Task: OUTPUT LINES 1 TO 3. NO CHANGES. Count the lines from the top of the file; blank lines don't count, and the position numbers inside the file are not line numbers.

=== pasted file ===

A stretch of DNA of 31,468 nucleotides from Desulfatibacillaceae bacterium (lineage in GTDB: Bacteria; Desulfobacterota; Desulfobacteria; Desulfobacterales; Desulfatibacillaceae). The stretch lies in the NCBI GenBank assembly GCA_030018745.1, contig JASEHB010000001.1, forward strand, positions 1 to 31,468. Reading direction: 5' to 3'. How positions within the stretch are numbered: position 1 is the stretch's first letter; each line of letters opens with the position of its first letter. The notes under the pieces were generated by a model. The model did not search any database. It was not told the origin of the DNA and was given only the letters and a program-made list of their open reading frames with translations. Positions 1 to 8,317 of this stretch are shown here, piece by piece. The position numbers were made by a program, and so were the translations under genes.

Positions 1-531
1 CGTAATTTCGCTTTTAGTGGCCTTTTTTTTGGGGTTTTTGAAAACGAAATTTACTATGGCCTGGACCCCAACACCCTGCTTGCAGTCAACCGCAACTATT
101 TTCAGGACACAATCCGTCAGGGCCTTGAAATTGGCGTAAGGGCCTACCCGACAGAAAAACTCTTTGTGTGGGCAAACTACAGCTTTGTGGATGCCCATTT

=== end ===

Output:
A stretch of DNA of 31,468 nucleotides from Desulfatibacillaceae bacterium (lineage in GTDB: Bacteria; Desulfobacterota; Desulfobacteria; Desulfobacterales; Desulfatibacillaceae). The stretch lies in the NCBI GenBank assembly GCA_030018745.1, contig JASEHB010000001.1, forward strand, positions 1 to 31,468. Reading direction: 5' to 3'. How positions within the stretch are numbered: position 1 is the stretch's first letter; each line of letters opens with the position of its first letter. The notes under the pieces were generated by a model. The model did not search any database. It was not told the origin of the DNA and was given only the letters and a program-made list of their open reading frames with translations. Positions 1 to 8,317 of this stretch are shown here, piece by piece. The position numbers were made by a program, and so were the translations under genes.

Positions 1-531
1 CGTAATTTCGCTTTTAGTGGCCTTTTTTTTGGGGTTTTTGAAAACGAAATTTACTATGGCCTGGACCCCAACACCCTGCTTGCAGTCAACCGCAACTATT